Wednesday: Hili dialogue

May 23, 2018 • 6:30 am

Good morning; it’s Wednesday, May 23, 2018, and, for those of you without dental work, National Taffy Day. It’s also World Turtle Day (I mistakenly said it was yesterday; it’s not). We’ll have a readers’ Turtle Post later today, so I’m extending the deadline for readers send me pictures of their turtles, tortoises, and terrapins: 1 pm Chicago time.

I’ll have a duckling report in a minute.

On this day in 1430, Joan of Arc was captured by the English-allied Burgundians and accused of heresy, which included dressing like a man. She was burned at the stake the next year; she was only 19.  Another heretic on May 23, 1498: Girolamo Savonarola was burned at the stake in Florence, Italy.  On this day in 1873, the Canadian government established the “North-West Mounted Police,” the antecedents of the Royal Canadian Mounted Police (“Mounties”).  On this day in 1934, Bonnie Parker and Clyde Barrow were ambushed by the Law in Bienville Parish, Louisiana, and riddled with bullets (you’ll remember the last scene of “Bonnie and Clyde”, which I’ve put below. Don’t watch it if you don’t want to see gore. In real life, each of the criminals was riddled with over 50 bullets. They’re played, of course, by Faye Dunaway and Warren Beatty.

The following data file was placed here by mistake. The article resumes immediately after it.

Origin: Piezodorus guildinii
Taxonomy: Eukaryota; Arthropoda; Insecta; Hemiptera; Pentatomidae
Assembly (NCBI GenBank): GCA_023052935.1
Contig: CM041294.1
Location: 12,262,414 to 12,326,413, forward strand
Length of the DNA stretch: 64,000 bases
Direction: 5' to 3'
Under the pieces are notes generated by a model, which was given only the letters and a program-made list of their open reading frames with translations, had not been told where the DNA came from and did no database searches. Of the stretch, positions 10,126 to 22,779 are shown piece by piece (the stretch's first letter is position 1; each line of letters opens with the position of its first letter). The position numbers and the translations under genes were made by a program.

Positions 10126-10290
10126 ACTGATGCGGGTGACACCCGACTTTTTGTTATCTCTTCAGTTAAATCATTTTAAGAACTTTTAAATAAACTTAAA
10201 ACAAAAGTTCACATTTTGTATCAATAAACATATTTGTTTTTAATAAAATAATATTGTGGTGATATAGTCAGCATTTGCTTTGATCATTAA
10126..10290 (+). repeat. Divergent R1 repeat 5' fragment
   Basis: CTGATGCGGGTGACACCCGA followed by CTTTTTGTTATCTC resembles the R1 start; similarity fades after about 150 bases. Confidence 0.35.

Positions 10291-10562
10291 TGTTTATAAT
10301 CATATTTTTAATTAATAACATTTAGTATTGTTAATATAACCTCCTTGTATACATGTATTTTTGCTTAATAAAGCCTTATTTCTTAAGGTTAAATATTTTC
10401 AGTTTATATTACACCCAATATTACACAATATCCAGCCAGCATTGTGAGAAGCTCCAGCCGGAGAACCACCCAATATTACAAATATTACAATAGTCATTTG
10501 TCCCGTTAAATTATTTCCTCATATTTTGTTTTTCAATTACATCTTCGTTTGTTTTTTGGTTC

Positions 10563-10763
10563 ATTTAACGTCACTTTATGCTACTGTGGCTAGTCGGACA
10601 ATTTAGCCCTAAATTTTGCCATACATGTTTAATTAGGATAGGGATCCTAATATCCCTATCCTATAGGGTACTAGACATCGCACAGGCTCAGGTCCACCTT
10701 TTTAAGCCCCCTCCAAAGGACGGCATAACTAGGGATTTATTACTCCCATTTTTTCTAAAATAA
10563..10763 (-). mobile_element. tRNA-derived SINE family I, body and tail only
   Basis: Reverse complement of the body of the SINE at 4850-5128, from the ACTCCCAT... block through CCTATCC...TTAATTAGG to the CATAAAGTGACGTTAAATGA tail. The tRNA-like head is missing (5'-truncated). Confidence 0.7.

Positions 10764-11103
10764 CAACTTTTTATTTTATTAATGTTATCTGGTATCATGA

On this day in 1945, Heinrich Himmler, head of the Nazi SS, committed suicide while in custody of the Allies. Finally, exactly four years later, the Federal Republic of Germany was established.

Notables born on this day include the father of taxonomy, Carl Linnaeus (1707), Douglas Fairbanks (1883), Pär Lagerkvist (1891), Artie Shaw (1910), Nobel-winning geneticist Joshua Lederberg (1925), Joan Collins (1933), Anatoly Karpov (1951) and Jewel (1974). Those who died on this day include Savonarola (see above), William “Captain” Kidd (executed 1701), Kit Carson (1868), Henrik Ibsen (1906), Bonnie and Clyde (1934, see above), Heinrich Himmler (1945, see above), Sam Snead (2002), John Forbes Nash, Jr. (2015) and, last year, Roger Moore.